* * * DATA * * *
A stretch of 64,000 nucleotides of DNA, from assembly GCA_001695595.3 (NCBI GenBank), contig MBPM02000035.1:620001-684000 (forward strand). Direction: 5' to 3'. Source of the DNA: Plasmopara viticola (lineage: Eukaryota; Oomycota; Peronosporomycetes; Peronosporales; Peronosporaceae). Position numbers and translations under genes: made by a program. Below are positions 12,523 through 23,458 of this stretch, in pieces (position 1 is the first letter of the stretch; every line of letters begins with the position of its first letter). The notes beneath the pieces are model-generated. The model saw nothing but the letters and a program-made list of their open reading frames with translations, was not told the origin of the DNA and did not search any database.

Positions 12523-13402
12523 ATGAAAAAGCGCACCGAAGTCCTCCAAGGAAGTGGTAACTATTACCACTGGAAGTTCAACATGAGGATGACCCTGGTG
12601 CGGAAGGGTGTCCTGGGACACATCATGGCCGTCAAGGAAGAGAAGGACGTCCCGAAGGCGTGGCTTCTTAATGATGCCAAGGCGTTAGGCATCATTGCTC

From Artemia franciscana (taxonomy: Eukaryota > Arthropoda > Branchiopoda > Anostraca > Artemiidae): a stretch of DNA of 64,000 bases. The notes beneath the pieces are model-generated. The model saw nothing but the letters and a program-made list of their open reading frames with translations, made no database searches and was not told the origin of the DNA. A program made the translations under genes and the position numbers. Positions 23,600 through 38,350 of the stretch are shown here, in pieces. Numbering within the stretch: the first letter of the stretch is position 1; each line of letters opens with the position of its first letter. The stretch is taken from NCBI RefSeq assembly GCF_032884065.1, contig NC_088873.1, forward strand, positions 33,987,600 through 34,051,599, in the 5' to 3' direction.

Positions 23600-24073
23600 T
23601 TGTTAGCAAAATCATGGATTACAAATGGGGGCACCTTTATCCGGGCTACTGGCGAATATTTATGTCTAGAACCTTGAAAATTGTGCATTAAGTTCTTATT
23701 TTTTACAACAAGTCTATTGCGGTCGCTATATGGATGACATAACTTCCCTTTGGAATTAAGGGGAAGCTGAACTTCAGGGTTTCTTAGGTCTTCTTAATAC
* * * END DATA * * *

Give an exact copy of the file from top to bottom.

A stretch of 64,000 nucleotides of DNA, from assembly GCA_001695595.3 (NCBI GenBank), contig MBPM02000035.1:620001-684000 (forward strand). Direction: 5' to 3'. Source of the DNA: Plasmopara viticola (lineage: Eukaryota; Oomycota; Peronosporomycetes; Peronosporales; Peronosporaceae). Position numbers and translations under genes: made by a program. Below are positions 12,523 through 23,458 of this stretch, in pieces (position 1 is the first letter of the stretch; every line of letters begins with the position of its first letter). The notes beneath the pieces are model-generated. The model saw nothing but the letters and a program-made list of their open reading frames with translations, was not told the origin of the DNA and did not search any database.

Positions 12523-13402
12523 ATGAAAAAGCGCACCGAAGTCCTCCAAGGAAGTGGTAACTATTACCACTGGAAGTTCAACATGAGGATGACCCTGGTG
12601 CGGAAGGGTGTCCTGGGACACATCATGGCCGTCAAGGAAGAGAAGGACGTCCCGAAGGCGTGGCTTCTTAATGATGCCAAGGCGTTAGGCATCATTGCTC

From Artemia franciscana (taxonomy: Eukaryota > Arthropoda > Branchiopoda > Anostraca > Artemiidae): a stretch of DNA of 64,000 bases. The notes beneath the pieces are model-generated. The model saw nothing but the letters and a program-made list of their open reading frames with translations, made no database searches and was not told the origin of the DNA. A program made the translations under genes and the position numbers. Positions 23,600 through 38,350 of the stretch are shown here, in pieces. Numbering within the stretch: the first letter of the stretch is position 1; each line of letters opens with the position of its first letter. The stretch is taken from NCBI RefSeq assembly GCF_032884065.1, contig NC_088873.1, forward strand, positions 33,987,600 through 34,051,599, in the 5' to 3' direction.

Positions 23600-24073
23600 T
23601 TGTTAGCAAAATCATGGATTACAAATGGGGGCACCTTTATCCGGGCTACTGGCGAATATTTATGTCTAGAACCTTGAAAATTGTGCATTAAGTTCTTATT
23701 TTTTACAACAAGTCTATTGCGGTCGCTATATGGATGACATAACTTCCCTTTGGAATTAAGGGGAAGCTGAACTTCAGGGTTTCTTAGGTCTTCTTAATAC